It’s called The Singularity—the point at which Artificial Intelligence (AI) is indecipherable from human intelligence, essentially meaning that we as humans can’t tell the difference between our friends and our robots. Some scientists believe this will happen within the next 50 years or sooner. Others believe signs of it are visible already, including in guest engagement technology.
The human mind instantly races to disturbing scenarios resembling the likes of The Terminator and other science-fiction stories. While the “evil” intention of AI may never actually manifest, this does highlight a rapidly evolving trend: replacing human interaction with technology. AI and machine learning (ML, a close cousin and precursor to AI), have effectively become marketing buzzwords used to attract new customers and investors. A wave of companies have perpetuated the problem by creating a sort of “pseudo-AI”, which are more like advanced analytics rather than real AI, which is a system that can think and make decisions for itself when fed more data.
Cost savings, operational efficiencies, and removal of human error are the primary push behind this shift toward guest engagement technology, and one could certainly argue that these are all benefits. But the question remains, does implementing these tools come at a cost? In the hospitality industry, the answer is, “yes.” While replacing humans with tech may achieve those goals, in some cases, it is counterproductive to the ultimate aim of hotels—the continuing improvement of the guest experience.
Hotels apply AI and automation technology in many forms: SMS concierges, guest communication, in-room kiosks and phones, booking engines, housekeeping requests, and more. These technologies are extremely valuable in operational processes like energy saving, staffing, and internal communication. But when it is guest-facing, hotels must walk a thin line to ensure they don’t overwhelm the guest with too many buttons.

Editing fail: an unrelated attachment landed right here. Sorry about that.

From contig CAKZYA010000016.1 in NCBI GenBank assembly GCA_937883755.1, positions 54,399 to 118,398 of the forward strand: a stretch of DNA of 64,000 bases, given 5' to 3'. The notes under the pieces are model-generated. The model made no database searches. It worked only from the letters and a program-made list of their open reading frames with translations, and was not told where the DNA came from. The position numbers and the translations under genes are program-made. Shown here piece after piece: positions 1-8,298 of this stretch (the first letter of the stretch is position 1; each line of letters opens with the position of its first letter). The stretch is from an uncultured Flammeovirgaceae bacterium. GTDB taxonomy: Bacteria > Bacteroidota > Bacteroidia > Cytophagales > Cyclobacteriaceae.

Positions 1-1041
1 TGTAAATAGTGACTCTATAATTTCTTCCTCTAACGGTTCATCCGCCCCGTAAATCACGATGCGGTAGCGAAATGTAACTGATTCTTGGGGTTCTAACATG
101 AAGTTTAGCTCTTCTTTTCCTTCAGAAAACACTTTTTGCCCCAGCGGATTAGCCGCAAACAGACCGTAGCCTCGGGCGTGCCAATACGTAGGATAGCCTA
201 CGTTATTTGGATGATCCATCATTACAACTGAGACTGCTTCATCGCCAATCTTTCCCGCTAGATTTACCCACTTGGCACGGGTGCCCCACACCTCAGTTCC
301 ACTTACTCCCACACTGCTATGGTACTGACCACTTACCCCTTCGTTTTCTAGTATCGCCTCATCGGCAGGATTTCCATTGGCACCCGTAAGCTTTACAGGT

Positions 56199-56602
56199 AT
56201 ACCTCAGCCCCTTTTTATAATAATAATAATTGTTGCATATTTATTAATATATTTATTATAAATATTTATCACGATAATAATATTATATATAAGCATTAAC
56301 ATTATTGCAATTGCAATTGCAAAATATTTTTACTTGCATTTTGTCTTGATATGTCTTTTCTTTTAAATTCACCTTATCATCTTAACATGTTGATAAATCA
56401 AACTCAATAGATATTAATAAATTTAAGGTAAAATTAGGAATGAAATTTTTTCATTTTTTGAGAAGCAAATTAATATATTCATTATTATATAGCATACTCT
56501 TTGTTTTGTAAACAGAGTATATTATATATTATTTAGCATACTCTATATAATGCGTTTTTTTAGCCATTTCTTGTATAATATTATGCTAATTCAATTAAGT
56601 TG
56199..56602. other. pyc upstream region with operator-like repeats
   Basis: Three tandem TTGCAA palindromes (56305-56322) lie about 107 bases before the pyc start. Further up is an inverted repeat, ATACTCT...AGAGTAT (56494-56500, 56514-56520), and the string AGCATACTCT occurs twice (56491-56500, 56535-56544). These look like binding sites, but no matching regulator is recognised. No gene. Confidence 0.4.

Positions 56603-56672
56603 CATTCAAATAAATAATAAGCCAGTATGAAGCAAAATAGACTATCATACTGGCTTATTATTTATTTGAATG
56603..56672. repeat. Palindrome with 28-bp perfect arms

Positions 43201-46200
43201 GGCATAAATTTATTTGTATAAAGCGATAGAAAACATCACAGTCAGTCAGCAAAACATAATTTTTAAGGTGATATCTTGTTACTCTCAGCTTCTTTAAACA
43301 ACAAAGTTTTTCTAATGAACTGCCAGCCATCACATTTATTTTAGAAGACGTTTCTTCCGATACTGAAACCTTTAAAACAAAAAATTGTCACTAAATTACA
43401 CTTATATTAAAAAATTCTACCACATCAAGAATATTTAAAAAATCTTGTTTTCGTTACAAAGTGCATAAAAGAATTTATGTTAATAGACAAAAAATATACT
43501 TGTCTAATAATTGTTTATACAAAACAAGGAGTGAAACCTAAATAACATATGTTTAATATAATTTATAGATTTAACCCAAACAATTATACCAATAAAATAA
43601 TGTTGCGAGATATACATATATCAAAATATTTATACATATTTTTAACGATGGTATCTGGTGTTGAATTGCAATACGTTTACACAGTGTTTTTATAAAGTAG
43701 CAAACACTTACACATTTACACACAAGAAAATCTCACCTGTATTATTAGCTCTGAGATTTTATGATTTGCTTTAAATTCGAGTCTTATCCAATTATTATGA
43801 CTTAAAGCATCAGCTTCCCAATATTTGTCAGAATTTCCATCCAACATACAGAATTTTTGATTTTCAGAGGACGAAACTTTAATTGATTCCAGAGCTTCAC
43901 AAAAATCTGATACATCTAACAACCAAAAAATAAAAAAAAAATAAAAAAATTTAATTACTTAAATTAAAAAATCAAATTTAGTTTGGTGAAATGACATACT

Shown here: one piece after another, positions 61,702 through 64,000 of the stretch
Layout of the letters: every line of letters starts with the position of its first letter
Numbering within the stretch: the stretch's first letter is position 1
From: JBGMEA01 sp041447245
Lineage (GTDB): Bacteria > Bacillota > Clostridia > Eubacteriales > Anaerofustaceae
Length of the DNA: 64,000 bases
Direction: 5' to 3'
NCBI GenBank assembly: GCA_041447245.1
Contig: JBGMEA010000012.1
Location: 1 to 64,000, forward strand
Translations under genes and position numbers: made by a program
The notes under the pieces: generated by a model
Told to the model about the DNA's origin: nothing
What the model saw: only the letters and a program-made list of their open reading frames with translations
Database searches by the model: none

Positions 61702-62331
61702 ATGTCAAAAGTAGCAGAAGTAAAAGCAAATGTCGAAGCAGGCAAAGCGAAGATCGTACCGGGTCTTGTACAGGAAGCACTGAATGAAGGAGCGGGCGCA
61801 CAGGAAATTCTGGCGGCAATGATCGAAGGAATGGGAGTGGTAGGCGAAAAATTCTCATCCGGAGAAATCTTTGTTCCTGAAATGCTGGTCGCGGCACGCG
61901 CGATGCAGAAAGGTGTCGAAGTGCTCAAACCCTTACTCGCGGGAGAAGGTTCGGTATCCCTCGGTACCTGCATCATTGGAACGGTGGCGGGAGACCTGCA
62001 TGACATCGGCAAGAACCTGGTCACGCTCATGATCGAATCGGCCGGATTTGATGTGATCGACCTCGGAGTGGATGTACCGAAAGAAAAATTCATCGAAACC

Technology tends to remove human interaction from the equation, which diminishes a brand’s ability to ‘wow’ the guest in the moment. While hotels are using AI to learn more about and better serve the guest, they are actually disengaging the guest in subtle and insidious ways. In some cases, too much tech can be overkill. Guests don’t want to fill out countless surveys, download an app, remember to text a robot, or take extra steps to perform a task easily completable by a person. They just want to feel as if someone on the other side is listening to what they say.
"Technology needs to be the facilitator or conduit to fostering a human-to-human connection."
Guests draw memorable experiences from several different areas: the design of their hotel room, the view from their window, the meal at an on-property restaurant, etc. All of these experiences were created by human beings, not robots. Travelers are much more likely to recall a pleasant experience with a hotel staff member than they will texting with a chatbot. This type of digital interaction is often disingenuous and unlikely to leave a positive lasting impression on a guest. However, when a digital experience is negative, it can leave a lasting impression—but not a good one. If a chatbot or digital concierge answers a question incorrectly or just flat out doesn’t work like it’s supposed to, that, too, becomes memorable, but not in the same context as a positive experience with a frontline team member.
In today’s world, social media has created a false sense of connection. Modern travelers crave speed and thrive on convenience. Society has forgotten how to interact face-to-face, which creates a sweet spot for hospitality brands to go above and beyond in an effort to impress guests. By using technology to facilitate a human-to-human engagement, hotels can set themselves apart. When hotels surprise and delight guests offline following some type of digital engagement, it increases positive online mentions by a factor of 23.5 times ("The ROI of a Positive Guest Experience", Cornell Hospitality Research Summit 2017). Hoteliers may miss out on some cost savings when removing automation and AI, but would make up for it by bringing back authenticity and improving guest experience, which has an immeasurable effect.
Technology needs to be the facilitator or conduit to fostering a human-to-human connection. Allowing travelers to provide feedback, communicate, or plan using an unobtrusive guest engagement technology is the solution to providing a seamless process, creating the ultimate team effort between human and machine. If hospitality brands want to leave a lasting impression on a traveler, they need to create incremental opportunities to engage with a guest in person. The Singularity can wait.
Originally published on Lodging Magazine